Written by Mary L. Lawlor, Ph.D
Retired Eastlake High School Principal
For Lindsay Goulet, graduating from San Diego State University in May (Summa Cum Laude) with a degree in social science and entering the College of Education Teacher Credential Program in August 2012, are just the next touchstones in her learning adventure.
The Sweetwater High School graduate entered San Diego State through the Compact for Success, a partnership between SDSU and the Sweetwater Union High School District, and credits the efforts of her own middle and high school teachers for inspiration to become a teacher.
"They worked to make sure every student in class knew they were cared for and respected," says Lindsay who continues to give back to her community by volunteering at her alma mater twice a week. Compact activities also introduced Lindsay to the "diverse and rigorous programs" offered at SDSU and she knew within her first semester that teaching was her future.
Once at SDSU, Lindsay entered the University Honors Program (UHP). Developed for intellectually curious scholars from diverse backgrounds, the University Honors Program features small class sizes; a study-abroad component; and social, academic, cultural, and community service activities.
Students attend discussion-based seminars and are encouraged to reach beyond the boundaries of their academic majors to become more self-directed in their learning. Due to her studies with UHP, including a three-week stint at Oxford analyzing philosophy, religion, and science, Lindsay has developed into a reflective apprentice who sees every experience as a learning opportunity.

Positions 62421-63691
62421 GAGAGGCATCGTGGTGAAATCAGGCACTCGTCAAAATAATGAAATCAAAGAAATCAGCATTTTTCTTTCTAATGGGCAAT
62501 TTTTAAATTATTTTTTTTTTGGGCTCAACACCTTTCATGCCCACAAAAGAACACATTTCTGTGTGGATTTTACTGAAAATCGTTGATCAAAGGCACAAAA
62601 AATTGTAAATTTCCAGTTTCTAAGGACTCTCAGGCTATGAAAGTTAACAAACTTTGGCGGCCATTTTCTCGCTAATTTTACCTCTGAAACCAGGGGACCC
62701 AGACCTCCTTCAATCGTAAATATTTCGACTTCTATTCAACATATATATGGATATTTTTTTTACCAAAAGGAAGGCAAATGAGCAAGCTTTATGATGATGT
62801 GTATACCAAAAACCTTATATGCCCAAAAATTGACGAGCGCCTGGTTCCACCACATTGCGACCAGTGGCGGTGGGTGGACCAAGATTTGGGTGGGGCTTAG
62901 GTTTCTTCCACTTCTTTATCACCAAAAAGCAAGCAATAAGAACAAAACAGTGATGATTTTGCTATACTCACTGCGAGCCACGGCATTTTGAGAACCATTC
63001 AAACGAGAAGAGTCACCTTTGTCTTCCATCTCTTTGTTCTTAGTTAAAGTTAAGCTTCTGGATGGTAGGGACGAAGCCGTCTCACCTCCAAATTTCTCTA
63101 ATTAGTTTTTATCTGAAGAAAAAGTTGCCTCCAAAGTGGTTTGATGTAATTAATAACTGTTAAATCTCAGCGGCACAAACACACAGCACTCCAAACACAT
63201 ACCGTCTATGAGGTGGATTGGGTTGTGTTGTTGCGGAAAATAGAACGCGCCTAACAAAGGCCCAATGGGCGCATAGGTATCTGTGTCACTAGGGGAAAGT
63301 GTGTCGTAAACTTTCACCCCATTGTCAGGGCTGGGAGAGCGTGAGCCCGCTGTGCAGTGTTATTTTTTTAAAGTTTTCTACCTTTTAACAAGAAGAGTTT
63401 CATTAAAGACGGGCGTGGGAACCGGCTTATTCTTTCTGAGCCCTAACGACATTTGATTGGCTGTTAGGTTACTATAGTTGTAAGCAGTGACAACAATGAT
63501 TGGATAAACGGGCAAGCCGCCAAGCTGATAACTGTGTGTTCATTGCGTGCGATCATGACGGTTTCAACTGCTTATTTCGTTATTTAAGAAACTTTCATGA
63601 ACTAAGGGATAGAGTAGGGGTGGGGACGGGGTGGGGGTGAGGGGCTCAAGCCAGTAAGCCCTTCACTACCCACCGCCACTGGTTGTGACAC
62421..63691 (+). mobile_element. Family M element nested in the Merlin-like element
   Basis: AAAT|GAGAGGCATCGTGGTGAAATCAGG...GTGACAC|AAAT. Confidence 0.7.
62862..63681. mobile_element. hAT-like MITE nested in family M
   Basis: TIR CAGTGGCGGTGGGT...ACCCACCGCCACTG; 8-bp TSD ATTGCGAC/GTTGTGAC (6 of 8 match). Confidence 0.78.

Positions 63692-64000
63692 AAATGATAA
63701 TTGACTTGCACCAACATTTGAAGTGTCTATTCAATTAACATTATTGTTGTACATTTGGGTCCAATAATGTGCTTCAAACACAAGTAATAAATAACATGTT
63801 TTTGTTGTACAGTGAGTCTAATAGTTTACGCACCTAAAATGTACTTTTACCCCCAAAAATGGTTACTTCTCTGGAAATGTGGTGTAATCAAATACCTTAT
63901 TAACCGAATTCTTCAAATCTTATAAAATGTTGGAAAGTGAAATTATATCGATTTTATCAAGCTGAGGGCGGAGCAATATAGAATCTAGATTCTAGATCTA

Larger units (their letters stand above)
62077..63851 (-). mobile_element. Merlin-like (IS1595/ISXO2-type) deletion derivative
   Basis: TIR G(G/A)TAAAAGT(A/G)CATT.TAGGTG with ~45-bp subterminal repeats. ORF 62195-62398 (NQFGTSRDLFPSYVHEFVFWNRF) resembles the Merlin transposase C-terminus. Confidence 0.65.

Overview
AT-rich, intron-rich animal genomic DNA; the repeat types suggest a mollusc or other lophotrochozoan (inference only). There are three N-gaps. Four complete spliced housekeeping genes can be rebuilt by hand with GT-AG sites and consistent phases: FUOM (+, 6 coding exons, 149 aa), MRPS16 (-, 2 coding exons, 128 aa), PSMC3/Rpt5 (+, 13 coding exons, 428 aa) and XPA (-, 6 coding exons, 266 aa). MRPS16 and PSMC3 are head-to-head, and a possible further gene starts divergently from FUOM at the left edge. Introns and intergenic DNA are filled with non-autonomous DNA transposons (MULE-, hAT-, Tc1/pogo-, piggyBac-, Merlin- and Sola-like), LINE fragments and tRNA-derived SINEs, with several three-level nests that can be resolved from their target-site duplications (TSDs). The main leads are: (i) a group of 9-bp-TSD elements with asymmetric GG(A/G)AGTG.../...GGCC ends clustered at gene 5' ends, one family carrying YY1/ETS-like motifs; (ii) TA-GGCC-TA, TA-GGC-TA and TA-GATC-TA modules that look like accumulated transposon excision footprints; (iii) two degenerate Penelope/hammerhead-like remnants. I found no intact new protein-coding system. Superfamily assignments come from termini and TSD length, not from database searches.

She decided to, "take chances and explore outside what is usual or comfortable because I am sure to learn a lot more along the way." Evidence of this philosophy is Lindsay's evolution as an educator. While majoring in social science to develop insight into human behavior now and in the past as well as develop strong critical thinking skills, Lindsay wanted to gain experience in the classroom during her undergraduate years.
She returned to tutor twice a week for her high school physics teacher. By the end of the school year, Lindsay decided to add science to her teaching repertoire. She enrolled in a summer course offered by SDSU's Math and Science Teacher Initiative (MSTI) and passed the examination for a foundational science credential.
With further encouragement from her physics teacher, Lindsay also passed the examination for a physics credential. As Lindsay has discovered, "You just never know until you try!"
The Compact for Success program stresses the importance of student participation in university activities. Lindsay advises students to get involved in student organizations as well. She volunteers for the annual Compact for Success 7th grade visit to SDSU and also joined a community of future educators where she met and formed bonds with students who care about their future profession and who face similar obstacles, fears and questions.
Working with this community empowers Lindsay to overcome those obstacles, quiet those fears and answer those questions. She also serves as the president of both the College of Education Student Council and the Student California Teachers Association and organizes events and workshops to help build a strong foundation to better prepare and inform the university's future educators.
These have included a diversity workshop funded by a grant from the National Education Association and annual "Education in the Real World" symposiums featuring three to five alumni who discuss their professional experiences and the programs they completed at SDSU.
Lindsay plans to earn her teaching credentials in social science, foundational science and physics in the coming year with a future goal of becoming a full-time teacher in San Diego's South Bay in order to "make a difference in the lives of students from my own community and cultivate a love of learning that will serve my students well in their lives, whatever path they choose to take."
Wherever her voyage takes her, Lindsay has learned not to pin her success on the results of her efforts but on what she learned from putting forth those efforts, and she is all the more remarkable for it.